One of the things that we do when we face difficult situations, is look inward. This is intuitive. But then, how we navigate our inner self in different life situations defines how we act and behave.
PC — http://www.itsnicethat.com/articles/yukai-du
Difficult situations are like a stormy night. Even if we have been living in the same place for years, it might be difficult to find our road back home amidst all the darkness and chaos.
Self-exploration is not something we need to learn. It comes naturally to us. But, during difficult times, we might not be able to see the road forward. We might be lost in the middle with nothing to protect us. We need a guide during such times — a co-creator who helps us understand and derive new experiences from our emotions.
Self-exploration when done right can open up our minds and help us grow in paths we have not seen before. When done wrong, it can result in worry and negative loops that trigger anxiety and depression.
Emotions are reactions to sensory data from the outside. We know this. But emotions are also co-creative experiences. Our past self and our current personality collide with sensory data from the world to co-create emotions in us. Unfortunately, a lot of such collisions create chaos within us. Our emotions are filters through which we see the world. Knowing when and how to change the filters is a key part of our emotional wellbeing.
We all do look into ourselves during difficult times for answers. But how we explore ourselves, the meaning we derive, the labels we assign to our emotions — makes a difference between feeling inspired and feeling stuck.
Let’s say you have a terrible work problem. You have been trying to crack it but you are not able to. You then happen to have a chance encounter with a colleague and something that she says triggers an idea. Suddenly there seems to be a path that can be pursued. Your problem doesn’t seem terrible anymore.
You have a personal life crisis. You go on solo travel to a distant place. Something about the place and the journey changes how you perceive the problem. You come back home with an elevated sense of appreciation for life and your ability to tackle your challenges.
What’s happening here?
In both cases, you had it in you to break out of difficult life situations. But it had to be triggered by an external stimulus. You had the wherewithal to solve the problem, but you needed a co-creator — a human, nature, etc. to bring that energy to act.
In many life situations, we have what psychologists call the “orientation” problem. We have the skills and experiences to achieve something. But when we orient ourselves in directions that are not bringing our strengths and energy together. We are unable to move forward. We are stuck. Unfortunately, such mind states have become more common for many of us with covid-19 induced lockdowns and isolation.
We co-create our emotions by interacting with people around us and with the spaces we live in. When we don’t have much control over this process, we end up not having a choice over the emotions we experience as a result. Can technology take this space? Can technology be a co-creator in our daily lives, triggering our minds in ways to bring out the potential in us?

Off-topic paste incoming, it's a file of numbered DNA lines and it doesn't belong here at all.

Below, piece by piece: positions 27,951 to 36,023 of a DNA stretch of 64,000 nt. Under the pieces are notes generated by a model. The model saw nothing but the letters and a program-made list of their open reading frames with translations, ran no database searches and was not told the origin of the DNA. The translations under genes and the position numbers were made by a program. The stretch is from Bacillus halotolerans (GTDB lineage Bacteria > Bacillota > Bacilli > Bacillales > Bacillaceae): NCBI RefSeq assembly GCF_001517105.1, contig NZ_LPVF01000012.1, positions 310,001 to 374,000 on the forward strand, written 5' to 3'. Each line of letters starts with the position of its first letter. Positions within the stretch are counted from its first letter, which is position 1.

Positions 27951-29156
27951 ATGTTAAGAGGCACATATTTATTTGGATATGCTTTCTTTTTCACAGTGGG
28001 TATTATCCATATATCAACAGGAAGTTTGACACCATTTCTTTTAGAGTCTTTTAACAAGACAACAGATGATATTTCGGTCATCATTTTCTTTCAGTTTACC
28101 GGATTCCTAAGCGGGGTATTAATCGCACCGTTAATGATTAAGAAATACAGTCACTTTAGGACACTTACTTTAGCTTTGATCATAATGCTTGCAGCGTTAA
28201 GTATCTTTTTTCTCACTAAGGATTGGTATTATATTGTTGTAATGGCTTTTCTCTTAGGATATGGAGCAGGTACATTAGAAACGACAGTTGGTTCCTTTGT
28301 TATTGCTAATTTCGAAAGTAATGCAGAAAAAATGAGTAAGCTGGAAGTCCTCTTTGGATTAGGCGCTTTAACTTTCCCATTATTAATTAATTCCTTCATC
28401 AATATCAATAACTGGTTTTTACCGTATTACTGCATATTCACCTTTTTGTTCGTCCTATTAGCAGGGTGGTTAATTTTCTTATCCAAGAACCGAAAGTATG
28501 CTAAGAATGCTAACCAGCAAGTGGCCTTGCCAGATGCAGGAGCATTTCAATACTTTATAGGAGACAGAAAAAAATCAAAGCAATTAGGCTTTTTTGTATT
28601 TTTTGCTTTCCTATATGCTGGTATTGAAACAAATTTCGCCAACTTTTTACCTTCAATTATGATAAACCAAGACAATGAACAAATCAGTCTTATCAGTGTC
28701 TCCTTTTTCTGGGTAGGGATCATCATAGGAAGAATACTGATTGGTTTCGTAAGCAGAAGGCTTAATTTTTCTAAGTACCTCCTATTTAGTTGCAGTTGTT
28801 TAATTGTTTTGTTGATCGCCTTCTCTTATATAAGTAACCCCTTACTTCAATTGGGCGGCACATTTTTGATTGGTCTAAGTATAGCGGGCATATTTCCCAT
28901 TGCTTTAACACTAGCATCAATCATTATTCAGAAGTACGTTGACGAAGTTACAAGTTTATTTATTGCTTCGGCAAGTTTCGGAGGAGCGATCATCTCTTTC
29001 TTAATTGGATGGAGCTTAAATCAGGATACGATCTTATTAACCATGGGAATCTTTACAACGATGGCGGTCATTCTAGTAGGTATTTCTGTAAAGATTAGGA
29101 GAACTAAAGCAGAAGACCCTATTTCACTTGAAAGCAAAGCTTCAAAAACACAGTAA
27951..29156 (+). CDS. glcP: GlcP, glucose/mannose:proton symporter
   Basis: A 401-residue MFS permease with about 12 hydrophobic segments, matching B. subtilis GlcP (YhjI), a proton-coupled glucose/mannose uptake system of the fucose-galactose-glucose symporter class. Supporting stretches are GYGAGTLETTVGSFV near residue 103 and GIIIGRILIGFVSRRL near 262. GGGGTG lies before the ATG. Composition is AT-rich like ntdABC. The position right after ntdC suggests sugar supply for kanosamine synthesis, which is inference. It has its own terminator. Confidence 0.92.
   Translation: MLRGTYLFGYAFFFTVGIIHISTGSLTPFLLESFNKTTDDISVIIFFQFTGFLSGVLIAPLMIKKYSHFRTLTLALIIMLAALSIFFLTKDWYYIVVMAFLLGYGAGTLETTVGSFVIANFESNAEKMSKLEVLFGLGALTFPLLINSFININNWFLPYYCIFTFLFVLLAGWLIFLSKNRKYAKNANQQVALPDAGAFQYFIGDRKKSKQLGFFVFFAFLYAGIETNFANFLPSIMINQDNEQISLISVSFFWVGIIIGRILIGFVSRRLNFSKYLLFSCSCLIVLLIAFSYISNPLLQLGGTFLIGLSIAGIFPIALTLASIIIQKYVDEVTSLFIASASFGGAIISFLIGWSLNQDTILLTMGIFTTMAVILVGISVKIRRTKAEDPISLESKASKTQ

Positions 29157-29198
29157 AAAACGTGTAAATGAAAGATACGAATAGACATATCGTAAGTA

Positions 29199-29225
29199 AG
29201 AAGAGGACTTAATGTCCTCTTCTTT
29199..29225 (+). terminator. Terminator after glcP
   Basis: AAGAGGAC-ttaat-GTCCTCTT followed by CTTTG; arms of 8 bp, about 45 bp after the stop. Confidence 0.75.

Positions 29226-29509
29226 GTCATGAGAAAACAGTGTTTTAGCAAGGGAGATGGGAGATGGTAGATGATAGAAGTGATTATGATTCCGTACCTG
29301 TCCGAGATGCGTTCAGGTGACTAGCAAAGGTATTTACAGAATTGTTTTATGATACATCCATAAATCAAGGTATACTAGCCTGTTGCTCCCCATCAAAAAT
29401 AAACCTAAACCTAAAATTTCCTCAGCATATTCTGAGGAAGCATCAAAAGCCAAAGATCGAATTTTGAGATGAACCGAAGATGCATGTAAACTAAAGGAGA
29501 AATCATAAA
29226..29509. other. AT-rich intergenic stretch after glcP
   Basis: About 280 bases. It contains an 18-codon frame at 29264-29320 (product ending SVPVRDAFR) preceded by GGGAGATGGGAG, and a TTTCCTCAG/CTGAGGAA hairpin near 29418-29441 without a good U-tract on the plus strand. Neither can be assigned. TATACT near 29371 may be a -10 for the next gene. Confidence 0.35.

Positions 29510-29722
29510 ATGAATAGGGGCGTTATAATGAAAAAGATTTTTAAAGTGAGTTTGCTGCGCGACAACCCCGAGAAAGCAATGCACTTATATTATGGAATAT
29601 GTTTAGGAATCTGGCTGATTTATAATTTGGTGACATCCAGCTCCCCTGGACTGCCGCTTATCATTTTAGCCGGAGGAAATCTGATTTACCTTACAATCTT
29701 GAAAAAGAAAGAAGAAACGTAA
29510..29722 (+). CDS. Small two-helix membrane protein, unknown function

In some ways, this is happening already. When we explore different worlds in our minds through a book or a movie, we are actively engaging in emotional processing, aided by technology. The challenge is that there is a high barrier to making a movie or writing a book that affects people despite individual differences. What if technology can reduce this barrier? Internet-driven devices, be it mobile or VR headsets, can interact with us during difficult life situations and enable us to see the world in colors we were blind to.
Co-creating meaningful emotional experiences require us to interact with an external identity in unique ways. While this has been coincidental so far, technology can give us more control in creating such meaningful experiences. Since mobile phones have become a core part of our worldly interactions, they have the capability to filter data in ways that can help us co-create more meaningful emotional experiences.
We all look inwards when we go through struggling times. This is intuitive. The intensity of this “looking inside” changes based on our life experiences. When we do something wrong, we regret it. When we do the same mistake multiple times we feel guilt. Regret is an emotion that helps us see what we could have done better. Guilt as emotions prods us to see if there is a deeper reason within us that’s giving rise to certain situations.
The challenge today is that we get stuck with these emotions. We are so encompassed by strong negative emotions, that they have become the only way to see the world. Emotional resilience is defined as our ability to adapt to stressful situations. And a key part of this is our ability to see the world through the lens of different emotions. Technology has always helped us when we can’t rely on structures we depended on earlier. Our mental fabric is decaying in recent years because of a pandemic-induced attack on our social structures. If we have to not just survive through this decay but flourish — we need technology to take a much more active part in our emotional processing.